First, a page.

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Arizona Tracks Seek Slot Machines

5 February 2002

ARIZONA – Feb. 5, 2002 –As reported by the Arizona Republic: "Arizona voters may get to decide whether to allow slot machine gambling to spread off the Indian reservations and into large metropolitan areas this November.

"Senate President Randall Gnant, R-Scottsdale, introduced a legislative referendum Monday that would allow horse and dog racetracks to run their own video slot machines to draw a new generation of gamblers into their clubhouses.

"Large racetracks like Turf Paradise in north Phoenix would automatically become the biggest casinos in the state, with more than double the current slot machine capacity of any Indian casino.

"…Gnant's bill would give tracks the right to run up to 1,000 devices called video lottery terminals, which differ from conventional slot machines only in that they pay winners not through coins but through printed tickets redeemable for cash.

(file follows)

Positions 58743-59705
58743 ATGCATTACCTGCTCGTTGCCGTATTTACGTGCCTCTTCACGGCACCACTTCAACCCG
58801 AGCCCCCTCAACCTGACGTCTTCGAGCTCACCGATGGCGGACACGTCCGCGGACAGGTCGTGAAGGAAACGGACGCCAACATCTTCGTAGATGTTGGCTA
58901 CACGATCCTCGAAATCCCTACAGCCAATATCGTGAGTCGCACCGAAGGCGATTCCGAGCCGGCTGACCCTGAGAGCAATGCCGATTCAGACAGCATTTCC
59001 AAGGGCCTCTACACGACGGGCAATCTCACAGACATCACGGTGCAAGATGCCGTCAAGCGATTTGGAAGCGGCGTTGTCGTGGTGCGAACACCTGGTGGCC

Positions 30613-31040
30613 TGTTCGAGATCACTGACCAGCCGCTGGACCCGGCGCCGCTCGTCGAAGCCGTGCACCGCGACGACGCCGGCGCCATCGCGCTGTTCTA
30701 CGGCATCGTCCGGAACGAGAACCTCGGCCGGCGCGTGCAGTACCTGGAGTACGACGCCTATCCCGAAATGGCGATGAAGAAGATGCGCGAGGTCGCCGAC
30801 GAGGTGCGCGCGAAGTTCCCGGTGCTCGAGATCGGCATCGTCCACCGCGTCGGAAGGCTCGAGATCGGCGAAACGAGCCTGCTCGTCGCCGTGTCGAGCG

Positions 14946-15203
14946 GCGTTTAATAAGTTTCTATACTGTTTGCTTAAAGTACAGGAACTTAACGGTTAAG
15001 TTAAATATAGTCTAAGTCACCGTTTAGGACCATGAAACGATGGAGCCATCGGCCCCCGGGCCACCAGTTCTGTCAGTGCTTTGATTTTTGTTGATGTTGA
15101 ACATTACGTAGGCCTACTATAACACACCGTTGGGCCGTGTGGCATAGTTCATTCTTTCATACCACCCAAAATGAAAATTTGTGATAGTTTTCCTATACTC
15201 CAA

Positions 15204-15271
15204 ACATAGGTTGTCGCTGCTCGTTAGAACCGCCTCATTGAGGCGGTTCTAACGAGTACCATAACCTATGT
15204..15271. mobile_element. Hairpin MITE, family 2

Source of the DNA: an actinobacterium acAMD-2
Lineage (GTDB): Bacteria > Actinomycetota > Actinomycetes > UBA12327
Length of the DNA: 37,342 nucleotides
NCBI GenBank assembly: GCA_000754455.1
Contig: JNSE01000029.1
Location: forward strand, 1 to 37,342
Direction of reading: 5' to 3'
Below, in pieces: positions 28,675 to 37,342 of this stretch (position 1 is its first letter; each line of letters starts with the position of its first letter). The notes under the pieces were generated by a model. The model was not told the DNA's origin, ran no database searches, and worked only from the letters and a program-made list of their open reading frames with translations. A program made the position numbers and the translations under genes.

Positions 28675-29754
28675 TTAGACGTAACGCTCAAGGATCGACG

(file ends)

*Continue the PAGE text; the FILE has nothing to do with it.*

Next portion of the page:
"It could draw an estimated $100 million in new revenue for the tracks, which would be required to pay back 30 percent in taxes to the state. It would not give the tracks any table games, such as poker or blackjack, and would tax Indian casinos at a rate up to 12 percent.

"…The drive for the video slots, which will come backed with heavy lobbying muscle, is a reversal of message from racetrack interests, who until recently had said their goal was not to acquire slot machines.

"…The 60-year-old Arizona racetrack industry says it cannot compete with Indian casinos, which have grown to rake in an estimated $1 billion per year since they were legalized by federal law nine years ago.

"But state government figures released last September show that racetracks have enjoyed record-breaking profits, with $61 million received in fiscal year 2001, up $3 million from the year before.

"Track advocates counter that smaller facilities, especially greyhound tracks, are taking crippling losses and that most of the growth in the business comes from off-track betting parlors…"

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